6 Steps To Ultra Productivity

Sometimes You Need Productivity

Are you always feeling like time is getting away from you? Do you always feel like you are behind on things?

A little while back, I gave you guys a little glimpse into how I stay productive and deal with emails (One Tip To Get To Inbox Zero) and how I organize my todo list (Finally, A Decent Shareable Todo App), and I teased how I stay super productive. So here is it: If it’s not on my to-do list or on my calendar, I don’t do it.

Think of people like celebrities. Or Obama, for that matter. How do they get as much done as they need to get done? Their lives are ultra-scheduled, down to the minute. Sure, they have all sorts of people around them who make those schedules and keep to those schedules, but there is no reason you can’t use some of those techniques yourself to make sure that you get done what you need to get done. For example, Yahoo recently posted an interesting article called Inside President Obama’s Secret Schedule if you look at a little portion of his day, things are scheduled down to the minute:

  • 10:00-10:06 – Do this
  • 10:07-10:14 – Do that

Is there any reason why you can’t do that same thing? I’ve instigated this policy myself when I was being inundated with requests for meetings: if you don’t schedule it on my calendar, it doesn’t exist. Yes, I’ve missed meetings because the organizer didn’t book a meeting and just had it ad-hoc, and when they ask me why I wasn’t there, I simply say, “it wasn’t on my calendar.” Pretty soon, if they want me there, they learn that they have to book me for it.

How about those of you who have an open-door policy? Just set times for that in your calendar and advise that anyone who wants to just drop in can drop in during those times. It works great for college professors; why can’t you do the same?

Try it out for a bit – since you probably use some kind of electronic calendar or multiple calendars. So this is your plan:

  1. Pick a single electronic calendar that you can access from all of the devices you use – smartphone, tablet, and laptop, where everything is synchronized. Personally, I use Google Calendar on all three devices.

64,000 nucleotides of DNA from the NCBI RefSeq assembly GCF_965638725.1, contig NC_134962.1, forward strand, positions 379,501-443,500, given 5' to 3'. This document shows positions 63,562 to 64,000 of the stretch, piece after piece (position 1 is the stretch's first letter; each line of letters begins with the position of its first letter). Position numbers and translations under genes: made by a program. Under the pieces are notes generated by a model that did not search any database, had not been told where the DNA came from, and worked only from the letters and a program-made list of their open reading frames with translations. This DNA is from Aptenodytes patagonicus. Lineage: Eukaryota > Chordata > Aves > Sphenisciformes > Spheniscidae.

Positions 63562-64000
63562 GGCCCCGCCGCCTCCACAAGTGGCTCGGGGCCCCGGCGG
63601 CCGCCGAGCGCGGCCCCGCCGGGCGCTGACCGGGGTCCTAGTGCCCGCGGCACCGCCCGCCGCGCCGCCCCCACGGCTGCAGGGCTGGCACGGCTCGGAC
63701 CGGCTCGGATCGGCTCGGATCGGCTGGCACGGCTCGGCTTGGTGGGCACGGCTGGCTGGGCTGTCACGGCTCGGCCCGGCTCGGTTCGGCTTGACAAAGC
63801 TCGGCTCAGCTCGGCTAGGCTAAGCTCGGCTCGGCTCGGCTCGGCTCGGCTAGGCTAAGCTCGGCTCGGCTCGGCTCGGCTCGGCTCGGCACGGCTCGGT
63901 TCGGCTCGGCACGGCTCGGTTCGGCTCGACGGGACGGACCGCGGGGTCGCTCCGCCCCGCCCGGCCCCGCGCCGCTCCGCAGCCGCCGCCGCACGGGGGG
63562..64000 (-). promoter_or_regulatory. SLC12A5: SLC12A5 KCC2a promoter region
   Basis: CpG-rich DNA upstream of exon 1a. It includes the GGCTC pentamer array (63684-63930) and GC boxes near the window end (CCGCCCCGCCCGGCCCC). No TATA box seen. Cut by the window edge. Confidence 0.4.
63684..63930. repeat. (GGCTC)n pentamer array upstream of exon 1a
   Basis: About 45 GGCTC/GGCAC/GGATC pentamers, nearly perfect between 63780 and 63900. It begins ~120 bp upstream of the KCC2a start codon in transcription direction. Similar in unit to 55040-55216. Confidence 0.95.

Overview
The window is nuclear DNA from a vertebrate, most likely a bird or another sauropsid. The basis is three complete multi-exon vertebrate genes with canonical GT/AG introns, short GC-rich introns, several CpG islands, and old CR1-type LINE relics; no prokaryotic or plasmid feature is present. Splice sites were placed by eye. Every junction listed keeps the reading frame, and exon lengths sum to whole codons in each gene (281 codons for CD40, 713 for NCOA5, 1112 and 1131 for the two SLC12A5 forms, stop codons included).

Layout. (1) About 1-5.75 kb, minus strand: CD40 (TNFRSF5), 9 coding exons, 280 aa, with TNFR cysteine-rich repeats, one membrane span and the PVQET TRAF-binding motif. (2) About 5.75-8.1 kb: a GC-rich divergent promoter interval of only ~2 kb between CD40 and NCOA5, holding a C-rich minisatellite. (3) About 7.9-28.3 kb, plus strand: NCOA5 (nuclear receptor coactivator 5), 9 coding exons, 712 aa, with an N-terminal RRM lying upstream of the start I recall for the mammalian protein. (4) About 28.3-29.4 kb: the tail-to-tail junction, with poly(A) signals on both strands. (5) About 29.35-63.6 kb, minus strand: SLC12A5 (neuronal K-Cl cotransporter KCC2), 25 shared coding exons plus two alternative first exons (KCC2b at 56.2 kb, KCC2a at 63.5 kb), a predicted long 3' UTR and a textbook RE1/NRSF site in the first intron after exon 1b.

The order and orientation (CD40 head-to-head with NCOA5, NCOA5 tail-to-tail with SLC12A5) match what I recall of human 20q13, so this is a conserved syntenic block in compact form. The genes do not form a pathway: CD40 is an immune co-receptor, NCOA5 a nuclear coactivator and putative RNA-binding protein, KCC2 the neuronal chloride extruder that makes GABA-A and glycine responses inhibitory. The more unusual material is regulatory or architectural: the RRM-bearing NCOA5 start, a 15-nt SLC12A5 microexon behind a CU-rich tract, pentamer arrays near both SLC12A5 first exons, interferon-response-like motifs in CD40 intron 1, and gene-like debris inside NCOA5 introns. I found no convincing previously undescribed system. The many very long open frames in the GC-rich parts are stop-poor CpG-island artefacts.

2. If you have more than one calendar, say Google and Outlook, buy and install some software that syncs everything to that single calendar you picked. Gsyncit is one package like that.
  3. Schedule everything. Book when you wake up and when you should go to sleep (you are getting a good 8 hours aren’t you?), and book your travel time to work and back. Use repeating items as much as you can. Fill it all out with the standard daily stuff that doesn’t usually change. Don’t just stop with your business life – schedule out as much of your personal life as well. If you have to drop off your kids at MMA at 4:00 pm, and it takes you 10 minutes to get there, schedule an item from 4:45 to 4:55 – Travel To MMA. Book yourself out as much as you can.
  4. Once you’ve done this, review your schedule. Block out times to work, think, rest, for TV, etc. Once you have everything booked out, you can also see where your time goes.
  5. Tell people that you are doing this: you won’t attend meetings unless they book them in your calendar. Always ask people to send you a meeting invite if they want to meet with you. In turn, always use a meeting invite to book other people. Try to train others that this is how they can get time with you.
  6. Tell people when your “office hours” will be; if you want people to just drop in and talk to you.

I’ve always skirted around doing this – always thinking that it would be less accessible to peers and reports, but reading Greg McKeown’s excellent Essentialism it’s given me the impetus to apply this to my life more fully. And guess what – everything works so much better – even the interpersonal relationships that I thought might suffer by being so highly scheduled.

So I’d say, try it for a bit – see how it works for you. You’ve got nothing to lose but your waste of time.

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